Booth and I aren't fools, so we weren't going for a one-day ascent. We had a better plan: take overnight gear, and instead of a super-long day, we would have two long days but with much heavier packs. Josh took a few Gu packets; Booth took all the stale food he could find in my kitchen pantry, plus enough salami to feed a platoon. We took sleeping bags, short foam pads, about 20 different types of stale food (all in quantities of just a few ounces), water and iodine, a 60m half rope, slings and a light rack. We only used the rack for one pitch on Dyer (and with all the sharp rock and my half rope, I was NOT planning on falling on the gear anyhow), but used the rope for at least 6 rappels, and ended up leaving a few slings on horns.
So what is the Minaret Traverse precisely? After Croft's feat, his 16-summit list has become standard. It includes three peaks not on the main ridge: Starr (class 3, a long ways off the ridge), Adams (class 3 but trickier route-finding, also quite a way off the ridge), and Michael (class 4 or 5, not too far off the ridge, and an awesome peak).
Moynier & Fiddler have a slightly different version. They say, "Although there is extra value for ticking Reigelhuth Minaret, Pridham Minaret, and Kehrlein Minaret, the traverse really begins with Ken Minaret." They don't mention Starr or Adams, but do include Michael. To make up for this, they include the diminutive North Notch Minaret (steep, short class 5). [brief aside: no one really knows how to spell "Reigelhuth"; Croft spells it "Riegelhuth". It doesn't matter much, but what did bother me was the guy on Clyde Minaret who wrote that he was "treversing"]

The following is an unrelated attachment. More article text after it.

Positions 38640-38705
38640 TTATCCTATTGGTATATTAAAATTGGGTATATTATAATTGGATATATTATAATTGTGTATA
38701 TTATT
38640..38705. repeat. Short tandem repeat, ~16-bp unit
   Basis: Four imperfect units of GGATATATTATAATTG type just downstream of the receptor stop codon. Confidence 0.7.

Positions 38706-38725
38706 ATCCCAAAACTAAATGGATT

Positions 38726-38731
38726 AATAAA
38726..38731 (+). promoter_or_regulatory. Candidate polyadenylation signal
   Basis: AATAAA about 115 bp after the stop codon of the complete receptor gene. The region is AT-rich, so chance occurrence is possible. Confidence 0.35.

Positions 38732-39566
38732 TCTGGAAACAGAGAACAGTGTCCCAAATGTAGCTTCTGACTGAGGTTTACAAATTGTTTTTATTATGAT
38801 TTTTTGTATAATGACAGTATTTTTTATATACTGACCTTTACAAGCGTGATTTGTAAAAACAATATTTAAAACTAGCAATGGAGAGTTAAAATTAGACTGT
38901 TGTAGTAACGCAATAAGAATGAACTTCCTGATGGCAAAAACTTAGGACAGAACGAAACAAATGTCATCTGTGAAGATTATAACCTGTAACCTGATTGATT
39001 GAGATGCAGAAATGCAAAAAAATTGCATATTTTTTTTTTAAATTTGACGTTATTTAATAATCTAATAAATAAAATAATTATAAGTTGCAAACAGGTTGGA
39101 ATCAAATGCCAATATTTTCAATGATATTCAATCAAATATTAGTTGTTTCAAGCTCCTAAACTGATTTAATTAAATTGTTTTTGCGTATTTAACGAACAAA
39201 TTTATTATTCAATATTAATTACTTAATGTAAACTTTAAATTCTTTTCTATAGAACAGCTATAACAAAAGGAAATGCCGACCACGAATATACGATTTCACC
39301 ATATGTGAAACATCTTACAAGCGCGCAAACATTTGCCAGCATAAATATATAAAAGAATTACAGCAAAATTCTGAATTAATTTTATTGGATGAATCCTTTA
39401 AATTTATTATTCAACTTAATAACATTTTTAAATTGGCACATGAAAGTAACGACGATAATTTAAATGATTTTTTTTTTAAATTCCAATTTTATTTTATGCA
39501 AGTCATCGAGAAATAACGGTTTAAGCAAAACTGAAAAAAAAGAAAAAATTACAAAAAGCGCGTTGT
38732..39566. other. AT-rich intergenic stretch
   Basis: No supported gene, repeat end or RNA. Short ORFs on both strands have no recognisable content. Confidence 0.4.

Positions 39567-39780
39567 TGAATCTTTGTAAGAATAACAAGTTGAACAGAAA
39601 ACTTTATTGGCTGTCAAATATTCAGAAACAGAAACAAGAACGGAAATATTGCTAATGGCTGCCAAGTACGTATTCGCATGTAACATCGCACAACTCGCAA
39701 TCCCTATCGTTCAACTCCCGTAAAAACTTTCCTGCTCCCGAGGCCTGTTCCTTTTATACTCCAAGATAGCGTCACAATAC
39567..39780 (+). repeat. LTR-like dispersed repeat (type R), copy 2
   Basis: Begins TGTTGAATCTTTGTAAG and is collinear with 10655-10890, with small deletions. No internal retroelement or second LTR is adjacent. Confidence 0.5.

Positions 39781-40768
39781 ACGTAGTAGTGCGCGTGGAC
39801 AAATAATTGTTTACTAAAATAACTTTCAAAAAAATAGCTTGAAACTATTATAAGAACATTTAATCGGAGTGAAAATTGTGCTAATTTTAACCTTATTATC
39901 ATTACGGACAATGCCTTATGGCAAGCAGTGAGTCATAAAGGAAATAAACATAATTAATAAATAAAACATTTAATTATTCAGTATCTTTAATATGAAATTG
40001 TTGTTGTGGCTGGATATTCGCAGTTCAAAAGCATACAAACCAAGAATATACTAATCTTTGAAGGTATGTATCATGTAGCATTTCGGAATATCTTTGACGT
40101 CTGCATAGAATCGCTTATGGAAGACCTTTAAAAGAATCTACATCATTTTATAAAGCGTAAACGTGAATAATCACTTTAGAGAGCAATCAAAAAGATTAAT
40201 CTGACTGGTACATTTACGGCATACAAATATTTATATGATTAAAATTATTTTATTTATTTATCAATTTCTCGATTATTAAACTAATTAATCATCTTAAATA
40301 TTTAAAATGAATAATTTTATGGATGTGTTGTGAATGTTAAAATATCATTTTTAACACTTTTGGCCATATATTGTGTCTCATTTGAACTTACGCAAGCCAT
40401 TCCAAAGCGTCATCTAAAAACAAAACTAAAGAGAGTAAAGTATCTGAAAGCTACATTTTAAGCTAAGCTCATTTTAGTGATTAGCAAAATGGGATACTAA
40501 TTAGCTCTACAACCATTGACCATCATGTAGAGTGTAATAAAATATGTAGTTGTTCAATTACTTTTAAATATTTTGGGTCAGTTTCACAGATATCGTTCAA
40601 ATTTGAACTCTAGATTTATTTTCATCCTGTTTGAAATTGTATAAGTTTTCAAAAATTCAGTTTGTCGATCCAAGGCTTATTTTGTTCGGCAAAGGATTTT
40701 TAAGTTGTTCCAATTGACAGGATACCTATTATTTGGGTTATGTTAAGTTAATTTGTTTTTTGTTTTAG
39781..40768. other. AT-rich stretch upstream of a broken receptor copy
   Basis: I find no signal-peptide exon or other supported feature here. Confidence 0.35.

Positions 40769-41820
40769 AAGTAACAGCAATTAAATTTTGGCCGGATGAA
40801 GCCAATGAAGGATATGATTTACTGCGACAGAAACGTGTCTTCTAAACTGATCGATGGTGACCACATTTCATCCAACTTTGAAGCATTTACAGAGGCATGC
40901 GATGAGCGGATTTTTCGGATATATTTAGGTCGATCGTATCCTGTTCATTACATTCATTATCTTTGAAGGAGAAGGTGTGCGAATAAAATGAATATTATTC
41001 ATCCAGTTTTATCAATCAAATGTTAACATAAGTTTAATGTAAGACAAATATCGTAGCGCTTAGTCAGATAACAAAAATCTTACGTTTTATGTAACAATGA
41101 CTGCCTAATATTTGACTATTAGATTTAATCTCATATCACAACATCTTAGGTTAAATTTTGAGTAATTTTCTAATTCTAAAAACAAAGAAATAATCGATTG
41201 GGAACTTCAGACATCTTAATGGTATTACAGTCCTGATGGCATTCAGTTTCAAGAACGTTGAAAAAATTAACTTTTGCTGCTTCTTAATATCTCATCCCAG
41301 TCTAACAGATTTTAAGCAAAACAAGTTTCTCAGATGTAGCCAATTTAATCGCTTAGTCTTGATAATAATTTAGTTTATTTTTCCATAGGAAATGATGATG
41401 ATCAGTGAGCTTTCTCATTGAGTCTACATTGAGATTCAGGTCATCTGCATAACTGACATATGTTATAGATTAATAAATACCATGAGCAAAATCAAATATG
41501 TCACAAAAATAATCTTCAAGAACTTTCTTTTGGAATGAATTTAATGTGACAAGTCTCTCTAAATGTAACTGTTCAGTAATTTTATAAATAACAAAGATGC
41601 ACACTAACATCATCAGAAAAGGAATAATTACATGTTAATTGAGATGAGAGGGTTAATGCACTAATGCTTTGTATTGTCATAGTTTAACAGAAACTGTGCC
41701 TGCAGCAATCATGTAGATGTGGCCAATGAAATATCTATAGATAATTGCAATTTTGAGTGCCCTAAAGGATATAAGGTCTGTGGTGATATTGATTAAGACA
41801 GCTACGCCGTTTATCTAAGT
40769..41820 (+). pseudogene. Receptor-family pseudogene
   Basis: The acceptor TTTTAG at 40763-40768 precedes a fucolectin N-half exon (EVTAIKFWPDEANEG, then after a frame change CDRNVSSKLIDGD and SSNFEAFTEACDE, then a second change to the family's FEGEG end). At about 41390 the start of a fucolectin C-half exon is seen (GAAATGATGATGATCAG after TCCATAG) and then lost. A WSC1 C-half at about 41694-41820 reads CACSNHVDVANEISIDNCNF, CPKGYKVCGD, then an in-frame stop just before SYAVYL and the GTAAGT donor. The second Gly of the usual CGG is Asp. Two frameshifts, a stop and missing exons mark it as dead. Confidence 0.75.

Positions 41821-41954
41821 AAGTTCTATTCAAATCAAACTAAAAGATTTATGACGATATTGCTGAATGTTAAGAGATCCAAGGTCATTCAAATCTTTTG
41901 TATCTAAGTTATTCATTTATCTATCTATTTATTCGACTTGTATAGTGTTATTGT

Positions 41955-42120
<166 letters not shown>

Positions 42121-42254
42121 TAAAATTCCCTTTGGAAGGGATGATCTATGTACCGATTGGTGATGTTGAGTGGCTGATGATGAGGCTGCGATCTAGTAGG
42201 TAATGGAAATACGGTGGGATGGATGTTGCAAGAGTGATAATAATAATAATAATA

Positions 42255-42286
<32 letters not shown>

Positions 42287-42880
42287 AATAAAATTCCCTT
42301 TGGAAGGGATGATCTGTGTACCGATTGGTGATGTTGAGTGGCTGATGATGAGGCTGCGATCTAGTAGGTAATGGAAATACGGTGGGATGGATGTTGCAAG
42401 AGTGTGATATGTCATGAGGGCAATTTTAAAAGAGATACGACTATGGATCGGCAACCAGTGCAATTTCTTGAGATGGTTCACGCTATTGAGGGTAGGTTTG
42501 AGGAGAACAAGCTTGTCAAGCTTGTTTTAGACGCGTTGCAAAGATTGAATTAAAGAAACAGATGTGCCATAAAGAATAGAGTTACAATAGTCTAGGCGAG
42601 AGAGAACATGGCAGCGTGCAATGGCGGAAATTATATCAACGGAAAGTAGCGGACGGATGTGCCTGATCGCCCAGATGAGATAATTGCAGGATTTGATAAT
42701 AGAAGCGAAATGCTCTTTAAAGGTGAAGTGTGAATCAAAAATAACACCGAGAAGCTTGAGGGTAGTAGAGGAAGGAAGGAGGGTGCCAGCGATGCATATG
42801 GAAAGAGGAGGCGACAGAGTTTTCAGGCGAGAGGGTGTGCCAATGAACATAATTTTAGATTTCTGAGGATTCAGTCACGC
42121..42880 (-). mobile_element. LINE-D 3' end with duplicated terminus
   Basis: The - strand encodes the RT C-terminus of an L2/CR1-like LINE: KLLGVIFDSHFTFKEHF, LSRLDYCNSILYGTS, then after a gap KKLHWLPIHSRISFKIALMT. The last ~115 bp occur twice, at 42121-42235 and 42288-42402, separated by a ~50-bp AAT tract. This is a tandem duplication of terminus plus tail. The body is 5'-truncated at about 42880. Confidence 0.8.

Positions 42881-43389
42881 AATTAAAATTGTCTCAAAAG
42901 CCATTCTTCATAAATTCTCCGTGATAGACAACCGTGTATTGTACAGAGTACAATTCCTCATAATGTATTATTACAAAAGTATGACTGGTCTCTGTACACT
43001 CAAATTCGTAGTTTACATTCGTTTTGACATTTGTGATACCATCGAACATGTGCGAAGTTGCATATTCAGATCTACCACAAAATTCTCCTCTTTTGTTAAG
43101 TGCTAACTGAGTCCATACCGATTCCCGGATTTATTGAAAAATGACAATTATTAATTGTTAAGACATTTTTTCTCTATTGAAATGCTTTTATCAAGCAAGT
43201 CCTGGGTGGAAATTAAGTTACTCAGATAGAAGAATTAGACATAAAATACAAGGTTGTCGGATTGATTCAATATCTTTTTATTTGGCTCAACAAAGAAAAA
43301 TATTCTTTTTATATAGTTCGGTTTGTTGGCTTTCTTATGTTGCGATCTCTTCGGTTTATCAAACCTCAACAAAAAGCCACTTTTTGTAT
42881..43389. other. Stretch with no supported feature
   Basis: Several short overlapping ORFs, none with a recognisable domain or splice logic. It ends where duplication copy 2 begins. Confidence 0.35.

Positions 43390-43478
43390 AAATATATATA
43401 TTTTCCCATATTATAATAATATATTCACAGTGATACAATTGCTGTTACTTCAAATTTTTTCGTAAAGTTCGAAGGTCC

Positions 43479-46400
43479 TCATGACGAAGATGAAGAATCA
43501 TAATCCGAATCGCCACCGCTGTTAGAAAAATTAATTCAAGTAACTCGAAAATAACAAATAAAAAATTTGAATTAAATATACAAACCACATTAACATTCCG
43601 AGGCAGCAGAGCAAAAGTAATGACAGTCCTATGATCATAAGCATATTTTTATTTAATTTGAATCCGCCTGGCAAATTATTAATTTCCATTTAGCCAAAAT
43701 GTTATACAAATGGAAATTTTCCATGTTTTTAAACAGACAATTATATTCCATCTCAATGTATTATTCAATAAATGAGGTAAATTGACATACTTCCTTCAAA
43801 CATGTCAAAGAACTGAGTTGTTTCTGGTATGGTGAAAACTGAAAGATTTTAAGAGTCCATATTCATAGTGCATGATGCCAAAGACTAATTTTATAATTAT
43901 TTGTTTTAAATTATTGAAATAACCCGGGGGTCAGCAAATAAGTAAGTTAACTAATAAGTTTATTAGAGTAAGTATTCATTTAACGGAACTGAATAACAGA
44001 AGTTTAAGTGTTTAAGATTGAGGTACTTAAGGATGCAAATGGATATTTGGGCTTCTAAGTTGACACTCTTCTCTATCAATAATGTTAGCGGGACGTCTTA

Booth and I decided to skip Reigelhuth, Pridham and Kehrlein, and spent the next two days thinking of ways to justify this decision (e.g. Reigelhuth is so short and boring, etc.). One re-occuring explanation was that we were worried about making it to the SFO airport in time, and if we were fast, we could actually traverse back along the lakes and tick them the next day after climbing Leonard (surprisingly, this never happened). But, the plan went slightly awry and we had to tick Kehrlein anyhow (the only class 4-5 peak of the first three).
We also skipped Starr and Adams because they were so far off the ridge, and the only reason for including them would be to repeat Croft's original traverse. But thankfully we did get Michael, and it was one of the best summits on the trip.
Day OneWe left Pasadena Wednesday evening and arrived at the trailhead sometime early Thursday morning. The alarm went of at 4:40 AM and we were hiking at the Devil's Postpile trailhead by 5:15. The trail is on both the John Muir Trail and the PCT at various times, but my joke that we could tell people we had done both the JMT and PCT fell flat upon Booth's cold ears. Our packs were light by backpacking standards and we made OK time to Minaret Lake on the good trail, though slightly dismayed that Josh had jogged this distance about 40% faster than our hiking pace.
We skirted the lake and chatted with some campers, then headed for South Notch, since we had already elected to skip Kehrlein and the other first three peaks. By 9:30, we crossed a small ridge close to the upper portion of the South Notch and saw that this side of the pass was snow-covered. I threw a rock at it and watched it bounce off the hard surface, then made a pessimistic comment which prompted Booth to mock my defeatist attitude. Traversing above the snowfield looked unpleasant, so we took a direct line to the summit of Kehrlein, reaching the sharp ridge around 10. We were just past the first of three pinnacles, and immediately had to make our first rappel of the day off an existing sling that was knotted and slotted into a crack, along with a decent nut. We climbed the second tower, realized it wasn't the highest, so went around and got the third (and correct) summit tower of Kehrlein at about 11 AM. The PVC summit-register container wouldn't open for us despite our good forearm-burning efforts.